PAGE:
Euro Growth Indicator

Euro Growth Indicator January 2017


Quarter 2015 :02 2015 :03 2015 :04 2016 :01 2016 :02 2016 :03 2016 :04 2017:01
Euro Growth Indicator 2.3 2.4 2.2 1.6 1.9 1.8 1.9 2.1
Eurostat 2.0 1.9 2.0 1.7 1.7 1.7    



Upturn in the euro area gathers pace

by Klaus-Jürgen Gern

IfW Kiel

on January 9th, 2017

Growth in the euro area seems to strengthen, according to the January estimate of the Euro Growth Indicator calculated by EUROFRAME. The indicator forecasts 0.7 per cent growth in both the fourth quarter 2016 and the first quarter of 2017, following the more moderate rate of 0.3 per cent recorded by Eurostat for the preceding two quarters. The Indicator estimates have been revised up from December by 0.12 and 0.19 percentage points, respectively. On a y-o-y basis this would translate into growth of 1.9 and 2.1 per cent in Q4 and Q1, respectively, compared to growth rates in the range of the 1.8 percent achieved in the summer semester 2016.

The upward revision in the quarterly growth estimates is almost entirely due to a significantly improved economic sentiment in the industrial sector, which affects the Indicator coincidentally. Contributing to the acceleration of growth from the third to the fourth quarter is also an improvement in household confidence, which is entering the Indicator with a lag of one quarter. In both quarters there is a moderate positive impact on growth from a better assessment of the economic situation in the construction sector (five quarters ago). The contribution of the exchange rate is turning from slightly negative in Q4 to slightly positive in the first quarter of this year, reflecting the recent devaluation of the euro against the US-dollar.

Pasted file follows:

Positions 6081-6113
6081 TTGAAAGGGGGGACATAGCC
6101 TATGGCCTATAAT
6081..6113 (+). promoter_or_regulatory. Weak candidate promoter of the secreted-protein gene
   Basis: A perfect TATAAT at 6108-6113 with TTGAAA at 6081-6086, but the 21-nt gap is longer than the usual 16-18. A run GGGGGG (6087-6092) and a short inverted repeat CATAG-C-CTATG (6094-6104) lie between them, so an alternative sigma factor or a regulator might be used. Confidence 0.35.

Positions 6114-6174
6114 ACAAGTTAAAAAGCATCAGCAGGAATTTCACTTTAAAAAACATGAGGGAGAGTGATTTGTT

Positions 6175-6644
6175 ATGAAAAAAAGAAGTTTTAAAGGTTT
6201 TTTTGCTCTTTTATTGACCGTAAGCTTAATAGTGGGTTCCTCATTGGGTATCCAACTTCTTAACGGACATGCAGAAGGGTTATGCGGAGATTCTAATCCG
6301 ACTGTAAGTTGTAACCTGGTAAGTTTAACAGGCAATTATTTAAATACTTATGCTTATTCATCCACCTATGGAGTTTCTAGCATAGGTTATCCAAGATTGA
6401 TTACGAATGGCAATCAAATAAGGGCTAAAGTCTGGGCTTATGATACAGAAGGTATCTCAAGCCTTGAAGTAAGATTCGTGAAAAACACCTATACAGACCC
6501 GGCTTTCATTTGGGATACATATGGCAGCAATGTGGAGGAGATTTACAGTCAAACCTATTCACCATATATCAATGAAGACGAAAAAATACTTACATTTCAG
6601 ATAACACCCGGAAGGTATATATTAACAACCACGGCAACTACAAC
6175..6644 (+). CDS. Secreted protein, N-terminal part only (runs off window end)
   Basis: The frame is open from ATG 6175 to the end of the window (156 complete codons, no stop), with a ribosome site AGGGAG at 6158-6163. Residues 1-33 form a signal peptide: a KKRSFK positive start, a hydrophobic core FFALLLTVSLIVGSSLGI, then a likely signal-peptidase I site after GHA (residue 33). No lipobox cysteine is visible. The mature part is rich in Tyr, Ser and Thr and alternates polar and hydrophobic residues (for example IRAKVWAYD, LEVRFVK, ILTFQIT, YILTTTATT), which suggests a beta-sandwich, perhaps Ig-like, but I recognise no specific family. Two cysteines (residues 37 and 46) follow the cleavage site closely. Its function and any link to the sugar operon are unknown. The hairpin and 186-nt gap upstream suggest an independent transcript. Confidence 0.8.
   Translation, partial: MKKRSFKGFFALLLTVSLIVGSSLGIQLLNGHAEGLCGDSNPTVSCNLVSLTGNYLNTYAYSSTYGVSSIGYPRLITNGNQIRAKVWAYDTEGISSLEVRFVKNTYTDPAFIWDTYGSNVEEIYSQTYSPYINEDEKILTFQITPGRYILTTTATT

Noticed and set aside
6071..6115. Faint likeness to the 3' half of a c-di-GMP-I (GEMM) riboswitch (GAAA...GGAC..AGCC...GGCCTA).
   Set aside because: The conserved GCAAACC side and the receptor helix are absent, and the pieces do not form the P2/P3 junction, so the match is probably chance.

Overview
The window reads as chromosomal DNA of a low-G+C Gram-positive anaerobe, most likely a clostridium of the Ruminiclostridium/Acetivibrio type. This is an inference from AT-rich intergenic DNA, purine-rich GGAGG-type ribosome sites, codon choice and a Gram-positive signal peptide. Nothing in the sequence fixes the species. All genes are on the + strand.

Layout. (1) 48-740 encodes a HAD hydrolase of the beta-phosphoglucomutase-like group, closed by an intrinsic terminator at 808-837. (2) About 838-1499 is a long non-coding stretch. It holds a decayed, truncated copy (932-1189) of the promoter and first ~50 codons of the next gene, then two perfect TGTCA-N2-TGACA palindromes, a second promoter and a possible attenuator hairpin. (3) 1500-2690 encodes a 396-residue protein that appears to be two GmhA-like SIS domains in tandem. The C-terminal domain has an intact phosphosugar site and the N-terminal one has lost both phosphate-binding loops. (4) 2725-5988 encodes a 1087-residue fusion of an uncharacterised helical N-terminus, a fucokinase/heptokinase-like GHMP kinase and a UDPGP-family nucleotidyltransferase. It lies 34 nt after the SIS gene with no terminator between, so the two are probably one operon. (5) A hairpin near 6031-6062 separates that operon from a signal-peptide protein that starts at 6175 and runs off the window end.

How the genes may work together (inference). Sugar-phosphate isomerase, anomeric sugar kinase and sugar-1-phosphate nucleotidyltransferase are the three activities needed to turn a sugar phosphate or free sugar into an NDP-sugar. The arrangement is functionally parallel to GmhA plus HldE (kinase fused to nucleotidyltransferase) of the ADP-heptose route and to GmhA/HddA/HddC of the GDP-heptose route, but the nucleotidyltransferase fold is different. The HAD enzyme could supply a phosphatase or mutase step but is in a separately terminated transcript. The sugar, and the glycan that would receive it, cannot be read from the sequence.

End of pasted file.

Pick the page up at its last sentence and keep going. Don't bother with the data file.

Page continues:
All in all, the January Euro Growth Indicator suggests that widely expected negative consequences from the Brexit decision and from uncertainties associated with the change in the US administration will not be visible in euro area growth for the time being. The current benign perception of the economic environment may, however, quickly change given the long list of risks to the outlook which in addition to the aforementioned political uncertainties stem from a variety of factors, including unresolved banking problems in the euro area, financial stress in connection with rising interest rates in the US, or a potential shock to inflation from higher energy prices in response to the OPEC-Russia understanding to cut oil production.



Indicator methodology

The Euro Growth indicator forecasts the euro area GDP quarterly growth rate two quarters ahead of official statistics using a bridge regression. Regressors are chosen among survey data and financial data, i.e. series which are rapidly available and not revised. The monthly series are converted to a quarterly basis by averaging their monthly values. Series selection is conducted on an econometric basis starting from the set of monthly business and consumer survey results released by the European Commission: industry, construction, retail trade, services and consumers. From this large dataset, a few series are significant stemming from industry (production trend and expectation), construction (confidence indicator) and households surveys (major purchases). Two financial series are also significant, i.e. the growth rates of the real euro/dollar exchange rate and of a Euro area stock market index.

Some of these regressors are leading by at least two quarters, and may be used as such to forecast GDP growth. Some others are not leading or are leading with a lead which does not suit a two-quarter-ahead forecast horizon. These series have to be forecast, but over a short time-horizon which never exceeds four months. All these forecasts are implemented using monthly autoregressive equations.

The Euro Growth indicator is run each month, soon after the release of business and consumer survey results.


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